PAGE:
‘Progress’: How Eid is becoming a US school holiday

Growing up in the United States, Selaedin Maksut would skip school on Eid to go to the mosque, attend festivities with his family and celebrate one of the most joyous days for Muslims across the world.

While he said he never regretted the decision, he was burdened by having to miss classes.Now, as the director of the New Jersey chapter of the Council on American-Islamic Relations (CAIR-NJ), Maksut has been helping a new generation of Muslim-American students have the day off school.

“We’re optimistic,” Maksut told Al Jazeera, stressing that the effort aims to “free” Muslim students from having to choose between academic success and observing the holiday.

In New Jersey and across the US, dozens of public schools have recognised Eid as an official holiday in recent years – a trend Muslim-American advocates said was the product of their activism, as well as a sign of the growing prominence of Muslim communities in the country.

“[Students] want to be able to freely go to the masjid [mosque] and pray, be with their family and enjoy the day, and then return to school the next day knowing that they did not miss any exams or any tests or any homework,” Maksut told Al Jazeera.CAIR-NJ has created a toolkit to help parents, students and activists urge schools to adopt Eid as a holiday, including a draft letter highlighting the dilemma that Muslim students face between prioritising their school attendance or religious duties.

“We’re going to continue to have boots on the ground and work with community members to mobilise and help them find their voice and empower them to seek these accommodations … to create societies that are more inclusive and welcoming of everybody.”

‘More progress’
Islam has two major holidays known as Eid – the Arabic word for holiday or festival.Eid al-Fitr, which will be observed on Friday, marks the end of the holy month of Ramadan, during which Muslims are required to refrain from consuming food or liquids from sunrise to sunset. The second holiday, Eid al-Adha, marks the end of the Hajj pilgrimage and typically falls about two months after Eid al-Fitr.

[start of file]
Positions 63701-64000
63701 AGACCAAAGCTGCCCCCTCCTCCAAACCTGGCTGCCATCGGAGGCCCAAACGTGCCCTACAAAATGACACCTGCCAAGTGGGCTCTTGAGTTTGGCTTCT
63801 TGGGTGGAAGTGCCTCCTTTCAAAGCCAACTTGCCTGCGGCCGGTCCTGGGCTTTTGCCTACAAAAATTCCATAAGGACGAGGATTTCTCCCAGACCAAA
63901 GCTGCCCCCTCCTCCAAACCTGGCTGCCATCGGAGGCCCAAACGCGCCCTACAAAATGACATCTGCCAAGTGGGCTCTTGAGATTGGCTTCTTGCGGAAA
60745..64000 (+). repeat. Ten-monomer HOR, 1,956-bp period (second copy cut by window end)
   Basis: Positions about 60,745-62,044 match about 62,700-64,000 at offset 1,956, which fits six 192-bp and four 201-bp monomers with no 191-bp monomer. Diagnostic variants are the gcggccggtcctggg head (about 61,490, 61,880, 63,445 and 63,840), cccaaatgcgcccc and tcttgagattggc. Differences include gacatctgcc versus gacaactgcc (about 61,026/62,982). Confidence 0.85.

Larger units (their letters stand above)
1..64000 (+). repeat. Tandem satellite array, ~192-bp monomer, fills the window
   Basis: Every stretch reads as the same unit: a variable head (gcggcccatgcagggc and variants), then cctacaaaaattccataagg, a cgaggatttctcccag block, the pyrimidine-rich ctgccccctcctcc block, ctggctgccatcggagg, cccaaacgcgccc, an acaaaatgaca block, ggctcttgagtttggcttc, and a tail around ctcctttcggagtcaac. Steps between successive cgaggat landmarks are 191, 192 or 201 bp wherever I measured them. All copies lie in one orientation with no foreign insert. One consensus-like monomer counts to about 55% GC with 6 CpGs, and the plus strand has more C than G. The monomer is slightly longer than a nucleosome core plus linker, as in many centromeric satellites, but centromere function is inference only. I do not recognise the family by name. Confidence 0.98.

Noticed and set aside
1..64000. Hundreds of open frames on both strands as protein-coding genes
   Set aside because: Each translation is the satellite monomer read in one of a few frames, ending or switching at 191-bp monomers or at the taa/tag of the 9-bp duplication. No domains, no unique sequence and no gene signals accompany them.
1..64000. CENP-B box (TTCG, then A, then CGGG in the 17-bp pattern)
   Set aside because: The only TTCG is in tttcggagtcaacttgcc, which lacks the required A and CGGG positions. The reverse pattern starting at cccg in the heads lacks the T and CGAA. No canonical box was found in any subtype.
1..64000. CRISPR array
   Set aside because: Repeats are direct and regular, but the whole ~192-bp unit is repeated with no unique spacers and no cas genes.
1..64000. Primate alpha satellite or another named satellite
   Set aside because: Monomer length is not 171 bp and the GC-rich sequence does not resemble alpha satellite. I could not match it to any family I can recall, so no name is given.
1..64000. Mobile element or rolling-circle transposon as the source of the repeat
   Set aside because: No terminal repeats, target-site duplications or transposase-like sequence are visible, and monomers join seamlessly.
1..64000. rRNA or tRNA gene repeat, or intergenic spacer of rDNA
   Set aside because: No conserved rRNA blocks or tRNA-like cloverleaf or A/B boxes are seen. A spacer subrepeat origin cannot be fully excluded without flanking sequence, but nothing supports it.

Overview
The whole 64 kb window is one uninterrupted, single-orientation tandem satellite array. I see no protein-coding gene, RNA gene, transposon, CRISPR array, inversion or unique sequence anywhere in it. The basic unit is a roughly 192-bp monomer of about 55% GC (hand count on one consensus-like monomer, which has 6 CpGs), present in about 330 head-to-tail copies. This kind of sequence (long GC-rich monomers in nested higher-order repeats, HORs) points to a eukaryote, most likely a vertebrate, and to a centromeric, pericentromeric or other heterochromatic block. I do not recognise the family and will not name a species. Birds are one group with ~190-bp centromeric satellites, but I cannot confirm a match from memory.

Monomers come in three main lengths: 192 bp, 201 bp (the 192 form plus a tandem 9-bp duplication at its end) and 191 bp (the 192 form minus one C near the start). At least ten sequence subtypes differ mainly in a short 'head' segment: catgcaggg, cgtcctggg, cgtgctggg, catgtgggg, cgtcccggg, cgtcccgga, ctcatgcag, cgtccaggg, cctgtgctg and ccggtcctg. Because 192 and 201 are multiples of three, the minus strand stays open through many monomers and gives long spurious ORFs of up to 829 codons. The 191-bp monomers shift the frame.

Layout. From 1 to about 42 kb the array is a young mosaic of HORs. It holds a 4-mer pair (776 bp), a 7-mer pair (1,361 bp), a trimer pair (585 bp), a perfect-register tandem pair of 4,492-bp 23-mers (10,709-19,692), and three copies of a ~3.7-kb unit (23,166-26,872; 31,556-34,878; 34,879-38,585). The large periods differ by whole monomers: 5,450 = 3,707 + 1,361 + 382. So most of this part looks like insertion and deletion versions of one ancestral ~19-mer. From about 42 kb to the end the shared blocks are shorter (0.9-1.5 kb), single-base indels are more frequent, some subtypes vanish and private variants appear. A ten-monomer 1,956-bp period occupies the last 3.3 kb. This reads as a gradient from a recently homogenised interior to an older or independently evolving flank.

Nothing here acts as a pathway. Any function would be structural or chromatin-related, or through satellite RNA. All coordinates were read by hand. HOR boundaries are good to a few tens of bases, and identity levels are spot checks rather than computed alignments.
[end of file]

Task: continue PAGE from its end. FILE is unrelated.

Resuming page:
Islam follows a lunar calendar, so the holidays do not fall on the same date in the school calendar every year.

But dozens of school districts across the US – primarily those with large numbers of Muslim students – are making an effort to mark Eid al-Fitr, and sometimes both Eids, as days off when they are celebrated during the school year.

Muslims account for approximately 1 percent of the US population, according to a 2018 Pew Research Center survey, but a few states, including New Jersey and Michigan, have a higher concentration of Muslim residents.

The push to recognise Eid in schools has not faced prominent opposition at the national level, highlighting a receding right-wing effort to portray any government accommodation of Muslims as a conspiracy to impose Islamic rules on Americans, Maksut said.

“Post 9/11, I remember the language of ‘Islamisation’ and ‘Muslims are taking over’ and ‘Sharia law [Islamic law] is creeping into the schools’,” he told Al Jazeera.

“While we occasionally still see that – although not as much – what we’re seeing now is much more progress, we’re seeing much more proactive efforts, and we’re seeing that Muslims are being accommodated in a lot of places.”

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